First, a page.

Watering The Cracks in the Sidewalks

Watering the Cracks in the Sidewalk

Cultivating Hope With Child Abuse Survivors


A woman bends close to gray concrete,
Watering the weeds that grow between the sidewalk cracks.
Some would call her insane.

But she is witness to the life that bends,
Twists and grows determinedly
green in a gray, unwelcoming place.

She waters weeds between sidewalk cracks,
aiding, honoring, paying tribute to
the life of hope.

From Common Threads: Stories of Life After Trauma


“The human mind is naturally divided into parts. The parts of one person demonstrate different temperaments, talents desires, ages and gender. Together they form an internal family, which organizes in the same way as other human systems.”

 Richard Swartz & Regina Goulding - The Mosaic Mind, 1995


The goal of this book is to bring awareness and understanding to the struggles of children.  Growing children is like growing plants -all of them need individualized care.


As human parents and caregivers we make mistakes.  For that reason all children are vulnerable to abuse. Trauma is measured in degrees, longevity and by the depth of psychological wounds.


As authors, we share our stories from an inner place rather then a historically accurate place. Human beings experience traumatic events through parts of their internal emotional system.  Different parts of us wrote these chapters, poems and commentaries.


As you read, take time to notice the different parts of you that become emotionally activated by the writings.


Welcome all of your parts because like children, whether they have grown in primarily supportive or inhospitable places, they are all good.


Connie Robillard


Marcel A. Duclos


Lorraine Lordi


“Entering into the world of trauma is like looking into a fractured glass: the familiar appears disjointed and disturbing.” Francine Shapiro & Margo Silk Forrest  - EMDR


Trust, is the most basic foundation of any healthy relationship. Trust is one’s point of security, one’s umbrella in the rain that both comforts and protects. As basic as this concept is to a sense of others and our sense of ourselves what happens when trust is broken, or in some cases never fully realized. 


Children are born trusting. It takes a lot to shatter the trust of a small child; they are forgiving beings. Even when they are mistreated within minutes they appear to have forgotten the traumatic event. The sounds and images are stored in their bodies like small time capsules waiting to erupt at a later time. It is the body that holds the memory of the trauma.  Without language to voice or synthesize the experience they swallow it like rocks.


 In this chapter we witness the premature loss of innocence when adults fail to attune to the emotional well being of children.



Beyond Our Two Stories: Trends in Our Current Culture:


· Estimates in the United States of sexually abused children rose from 119,200 in 1986 to 217,700 in 1993.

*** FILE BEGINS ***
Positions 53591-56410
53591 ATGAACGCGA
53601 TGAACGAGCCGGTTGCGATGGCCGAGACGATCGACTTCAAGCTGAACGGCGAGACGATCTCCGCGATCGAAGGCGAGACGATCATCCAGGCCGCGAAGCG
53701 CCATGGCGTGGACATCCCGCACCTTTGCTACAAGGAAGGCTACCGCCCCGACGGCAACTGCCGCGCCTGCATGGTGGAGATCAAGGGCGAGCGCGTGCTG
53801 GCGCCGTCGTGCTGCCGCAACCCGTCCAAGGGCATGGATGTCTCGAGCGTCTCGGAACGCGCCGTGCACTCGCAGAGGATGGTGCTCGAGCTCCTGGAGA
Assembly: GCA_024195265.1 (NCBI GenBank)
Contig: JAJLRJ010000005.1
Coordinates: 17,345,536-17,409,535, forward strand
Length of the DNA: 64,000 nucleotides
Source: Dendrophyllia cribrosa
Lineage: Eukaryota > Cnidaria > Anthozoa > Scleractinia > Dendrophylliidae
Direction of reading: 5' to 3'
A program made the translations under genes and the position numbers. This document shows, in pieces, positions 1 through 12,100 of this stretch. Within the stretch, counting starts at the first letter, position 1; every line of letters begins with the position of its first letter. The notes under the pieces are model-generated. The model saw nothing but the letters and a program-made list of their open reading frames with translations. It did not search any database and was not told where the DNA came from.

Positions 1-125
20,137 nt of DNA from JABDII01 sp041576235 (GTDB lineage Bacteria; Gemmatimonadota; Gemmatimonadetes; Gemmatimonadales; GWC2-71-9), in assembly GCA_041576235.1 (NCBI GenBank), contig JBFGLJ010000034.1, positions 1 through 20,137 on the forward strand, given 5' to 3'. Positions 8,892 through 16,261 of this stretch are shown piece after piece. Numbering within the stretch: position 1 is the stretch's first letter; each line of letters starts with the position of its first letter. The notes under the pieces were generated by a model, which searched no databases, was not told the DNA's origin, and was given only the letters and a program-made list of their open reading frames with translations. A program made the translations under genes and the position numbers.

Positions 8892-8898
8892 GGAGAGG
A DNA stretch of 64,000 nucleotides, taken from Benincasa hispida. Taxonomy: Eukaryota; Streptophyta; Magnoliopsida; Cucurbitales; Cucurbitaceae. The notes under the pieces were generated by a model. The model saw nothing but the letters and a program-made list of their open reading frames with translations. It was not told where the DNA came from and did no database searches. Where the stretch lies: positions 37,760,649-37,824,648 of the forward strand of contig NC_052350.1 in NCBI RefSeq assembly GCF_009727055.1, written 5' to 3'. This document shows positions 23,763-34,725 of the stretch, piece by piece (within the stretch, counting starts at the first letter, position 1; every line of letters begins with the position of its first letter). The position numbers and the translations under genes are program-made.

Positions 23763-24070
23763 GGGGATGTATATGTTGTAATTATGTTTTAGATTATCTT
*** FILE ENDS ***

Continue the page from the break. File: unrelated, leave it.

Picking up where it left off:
· In cases reported to the police (1991 – 1996), 34% of child sexual assault offenders were family members of the victim.  In 49% of the cases, the victim was under 6-years old.  (Bureau of Justice Statistics, 2000).


· 52% of maltreated children in this country suffered neglect, 25% physical abuse, 13% sexual abuse, 5% emotional abuse, and 14% other forms of maltreatment.  More than half the children were under the age of 8; 26% were younger than 4.  About 52% of the victims were girls; 47% were boys. (Nation’s Health, 1997)


· More then 3 million cases of abuse and neglect were reported in 2001.  (Prevent Child Abuse America).


· At least 20% of American women and 5 - 10% of men have been sexually abused as children. (Finkelhor, 1994).


· Family members constitute 30 – 50% of the perpetrators against girls, and 10 – 20% of the perpetrators against boys.


· In 2002, 2.6 million reports concerning the welfare of 4.5 million children were made.  (Vincent Iannelli, MD, 2007).


· 84% of all suspected abuse cases in schools are never reported. (Education, 2006).

· According to a recent University of New Hampshire study, one in five children face online solicitation (Paul Grendon, May, 2008)


Pre-reading Reflection/Discussion Questions:

Connections with your own experiences


  1. Think of a place in your childhood where you felt safe.  What specifically do you remember about this place – smells, sounds, colors, images?  Did other people share this place with you?  In what ways did your safe place change when other people were around?  Explain.


Write/discuss a time in your childhood when you felt scared.  How old were you, and what were the circumstances that caused these feelings?  Who could you turn to then?


NH Counseling Association


Certified IFS Therapists

Licensed Clinical Mental Health Counselors


Connie Robillard, MA


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